Health services utilization by depressive patients identified by the MINI questionnaire in a primary care setting

Pesach Shvartzman, Zeev Weiner, Daniel Vardy, Michael Friger, Michael Sherf, Aya Biderman

    Research output: Contribution to journalArticlepeer-review

    35 Scopus citations

    Abstract

    Objectives. To identify patients with depression, in primary care clinics in Israel, using the MINI (Mini-International Neuropsychiatric Interview) as a screening tool and to evaluate the health services utilization and costs of the patients identified. Design. Phone interviews (between 1997 and 2000) and health services utilization data extracted from computerized databases. Setting. Three primary care clinics belonging to Clalit Health Services (HMO). Participants. A random sample of 2755 patients, aged 21-65. Main outcome measures. MINI score results, utilization data. Results. The study included interviews with 2507 patients. The screening questionnaire identified 5.9% with major depression, 1.6% with minor depression and 14.3% with depressive symptoms. Higher rates of depression were found among women, immigrants, secular or traditional religious Jews, and the unemployed. Those identified with major depression had higher health services utilization and costs. Logistic regression analysis showed that depression was related to older age, female gender, fewer years of education and among seculars. Depressed patients had significantly more somatic comorbidity. Conclusions. Health services utilization and costs of people identified as depressed by the screening tool were higher. Depressive patients had higher comorbidity, which might be partially responsible for the higher cost.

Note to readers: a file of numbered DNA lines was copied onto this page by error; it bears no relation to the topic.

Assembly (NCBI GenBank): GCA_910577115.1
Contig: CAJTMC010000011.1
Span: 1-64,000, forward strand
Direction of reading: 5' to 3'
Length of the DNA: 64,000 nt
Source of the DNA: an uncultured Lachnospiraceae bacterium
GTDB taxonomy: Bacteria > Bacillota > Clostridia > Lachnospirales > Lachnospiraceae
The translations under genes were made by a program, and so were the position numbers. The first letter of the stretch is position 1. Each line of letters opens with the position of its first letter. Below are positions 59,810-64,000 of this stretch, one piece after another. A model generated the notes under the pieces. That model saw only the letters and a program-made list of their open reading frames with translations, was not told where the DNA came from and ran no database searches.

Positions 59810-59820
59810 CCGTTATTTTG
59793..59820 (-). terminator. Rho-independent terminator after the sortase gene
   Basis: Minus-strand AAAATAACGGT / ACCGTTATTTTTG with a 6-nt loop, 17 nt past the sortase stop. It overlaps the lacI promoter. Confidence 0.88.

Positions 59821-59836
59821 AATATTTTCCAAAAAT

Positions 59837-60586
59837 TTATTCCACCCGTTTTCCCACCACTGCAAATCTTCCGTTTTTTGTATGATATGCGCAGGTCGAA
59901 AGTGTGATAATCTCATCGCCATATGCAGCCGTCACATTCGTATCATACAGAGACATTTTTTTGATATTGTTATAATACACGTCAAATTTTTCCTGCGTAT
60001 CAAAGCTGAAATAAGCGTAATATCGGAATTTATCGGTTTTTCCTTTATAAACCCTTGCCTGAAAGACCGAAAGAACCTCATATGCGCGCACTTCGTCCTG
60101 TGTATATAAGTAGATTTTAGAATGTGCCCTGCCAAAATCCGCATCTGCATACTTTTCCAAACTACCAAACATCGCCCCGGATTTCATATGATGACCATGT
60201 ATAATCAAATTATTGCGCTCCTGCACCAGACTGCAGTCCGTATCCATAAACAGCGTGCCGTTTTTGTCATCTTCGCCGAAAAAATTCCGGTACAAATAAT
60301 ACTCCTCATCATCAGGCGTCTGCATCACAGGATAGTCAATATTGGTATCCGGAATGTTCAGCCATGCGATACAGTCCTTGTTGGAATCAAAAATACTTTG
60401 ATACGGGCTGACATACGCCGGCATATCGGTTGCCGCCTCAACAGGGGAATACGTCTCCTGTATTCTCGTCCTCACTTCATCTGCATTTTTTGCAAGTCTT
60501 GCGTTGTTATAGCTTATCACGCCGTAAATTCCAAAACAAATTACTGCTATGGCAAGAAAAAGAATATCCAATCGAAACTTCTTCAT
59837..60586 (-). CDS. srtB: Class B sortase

Original languageEnglish
    Pages (from-to)18-25
    Number of pages8
    JournalScandinavian Journal of Primary Health Care
    Volume23
    Issue number1
    DOIs
    StatePublished - 1 Mar 2005

    Keywords

    • Depression
    • Health services utilization
    • MINI questionnaire
    • Primary care

    ASJC Scopus subject areas

    • Public Health, Environmental and Occupational Health

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